a giant step forward for the working class

Discussion in 'English Only' started by asaisaio, Jul 17, 2014.

  1. asaisaio Banned

    Economic historians emphasize that even with the demandingconditions in the factories, living standards were nevertheless
    greatly improved over those in the earlier
    centuries of agrarian feudalism. [The Industrial Revolution
    was a giant step forward for the working class,
    not a step back.] The idyllic picture of the healthful,
    jolly countryside peopled by stout yeomen and happy
    peasantry is a historical myth unsupported by statistical
    I was wondering whether it means the Industrial Revolution is beneficial to the working class. If it means that, then does it contradict to the context (because the paragraph says "living standards were nevertheless greatly improved").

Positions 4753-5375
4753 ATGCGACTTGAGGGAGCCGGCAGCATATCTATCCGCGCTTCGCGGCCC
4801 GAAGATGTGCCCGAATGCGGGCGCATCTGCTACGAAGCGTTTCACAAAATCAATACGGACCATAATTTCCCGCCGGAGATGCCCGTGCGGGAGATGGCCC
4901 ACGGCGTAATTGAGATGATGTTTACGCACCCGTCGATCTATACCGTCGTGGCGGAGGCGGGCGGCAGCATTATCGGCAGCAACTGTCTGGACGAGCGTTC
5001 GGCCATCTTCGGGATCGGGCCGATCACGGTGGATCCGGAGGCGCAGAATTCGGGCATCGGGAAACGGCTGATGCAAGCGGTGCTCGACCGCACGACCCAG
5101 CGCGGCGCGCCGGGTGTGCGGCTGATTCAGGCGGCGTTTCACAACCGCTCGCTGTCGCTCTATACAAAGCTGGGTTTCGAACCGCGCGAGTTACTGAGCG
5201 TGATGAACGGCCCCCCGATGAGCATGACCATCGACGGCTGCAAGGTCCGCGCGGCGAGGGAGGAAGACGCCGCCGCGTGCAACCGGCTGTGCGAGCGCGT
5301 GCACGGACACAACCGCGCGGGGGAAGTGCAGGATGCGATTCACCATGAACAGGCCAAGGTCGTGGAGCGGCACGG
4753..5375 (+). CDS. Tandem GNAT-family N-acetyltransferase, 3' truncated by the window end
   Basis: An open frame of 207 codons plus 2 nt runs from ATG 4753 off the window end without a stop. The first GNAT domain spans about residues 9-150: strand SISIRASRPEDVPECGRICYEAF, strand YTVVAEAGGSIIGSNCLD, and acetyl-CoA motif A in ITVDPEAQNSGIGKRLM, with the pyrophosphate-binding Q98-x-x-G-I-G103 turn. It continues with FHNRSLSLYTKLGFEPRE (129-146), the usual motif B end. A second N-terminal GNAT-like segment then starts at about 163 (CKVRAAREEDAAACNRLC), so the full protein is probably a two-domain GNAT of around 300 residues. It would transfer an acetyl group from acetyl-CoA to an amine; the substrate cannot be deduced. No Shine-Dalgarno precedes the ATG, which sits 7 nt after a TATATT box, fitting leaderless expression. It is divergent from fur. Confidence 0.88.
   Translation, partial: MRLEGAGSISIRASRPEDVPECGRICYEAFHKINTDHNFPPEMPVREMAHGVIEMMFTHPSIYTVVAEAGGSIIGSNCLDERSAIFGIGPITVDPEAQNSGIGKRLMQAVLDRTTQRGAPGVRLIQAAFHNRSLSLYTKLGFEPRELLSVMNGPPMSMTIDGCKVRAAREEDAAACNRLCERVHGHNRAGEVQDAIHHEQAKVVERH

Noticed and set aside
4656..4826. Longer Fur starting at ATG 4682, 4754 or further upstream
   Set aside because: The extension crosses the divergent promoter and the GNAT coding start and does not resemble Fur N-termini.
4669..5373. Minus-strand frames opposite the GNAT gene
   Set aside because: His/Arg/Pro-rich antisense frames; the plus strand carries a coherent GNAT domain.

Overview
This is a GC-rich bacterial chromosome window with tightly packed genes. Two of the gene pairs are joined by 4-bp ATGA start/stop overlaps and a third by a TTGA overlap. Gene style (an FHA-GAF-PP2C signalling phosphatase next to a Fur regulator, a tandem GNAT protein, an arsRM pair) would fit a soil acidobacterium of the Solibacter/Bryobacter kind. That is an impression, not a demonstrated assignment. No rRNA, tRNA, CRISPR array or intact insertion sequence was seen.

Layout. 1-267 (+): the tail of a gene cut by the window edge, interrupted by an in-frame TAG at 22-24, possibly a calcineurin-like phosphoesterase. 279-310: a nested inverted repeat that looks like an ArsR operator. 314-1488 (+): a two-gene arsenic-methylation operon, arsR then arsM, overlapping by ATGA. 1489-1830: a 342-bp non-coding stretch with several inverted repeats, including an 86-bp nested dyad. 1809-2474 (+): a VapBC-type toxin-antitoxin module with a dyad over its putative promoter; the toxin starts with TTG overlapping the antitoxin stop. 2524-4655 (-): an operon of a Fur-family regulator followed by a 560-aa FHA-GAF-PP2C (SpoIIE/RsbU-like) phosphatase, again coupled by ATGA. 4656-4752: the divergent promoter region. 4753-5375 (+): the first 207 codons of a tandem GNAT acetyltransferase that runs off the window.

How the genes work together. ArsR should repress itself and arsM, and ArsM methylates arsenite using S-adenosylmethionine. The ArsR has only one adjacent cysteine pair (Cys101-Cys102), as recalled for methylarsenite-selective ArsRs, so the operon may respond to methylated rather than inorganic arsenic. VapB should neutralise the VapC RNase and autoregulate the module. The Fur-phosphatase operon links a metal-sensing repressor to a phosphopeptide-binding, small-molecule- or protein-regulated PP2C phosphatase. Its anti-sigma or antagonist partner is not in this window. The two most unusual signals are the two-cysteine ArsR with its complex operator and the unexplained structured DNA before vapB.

2. Florentia52

    Florentia52 Modwoman in the attic

    English - United States
    What is the source of this quote, asaisaio?
  3. Florentia52

    Florentia52 Modwoman in the attic

    English - United States
    <----Quote of deleted post removed.----->

    When you are quoting from a copyrighted source, you are required to provide a proper citation of that source. If you are not sure about the rules regarding intellectual property, lease see "Quoting text from other sources" for more information.

    What is the name of your textbook, and who is the author?
    Last edited: Jul 17, 2014
  4. asaisaio Banned

    The name is "Economics, 19th Edition", and the author is Paul A Samuelson. << Not needed. >>
    Last edited by a moderator: Jul 17, 2014
  5. Edinburgher Senior Member

    German/English bilingual
    Yes, it means it was beneficial. There is no contradiction. It says that living standards were improved "over" (that is to say "relative to") the earlier centuries.
    It says the Industrial Revolution resulted in better living standards, not worse, for the working class, than under the agrarian feudalism that existed before it.

Share This Page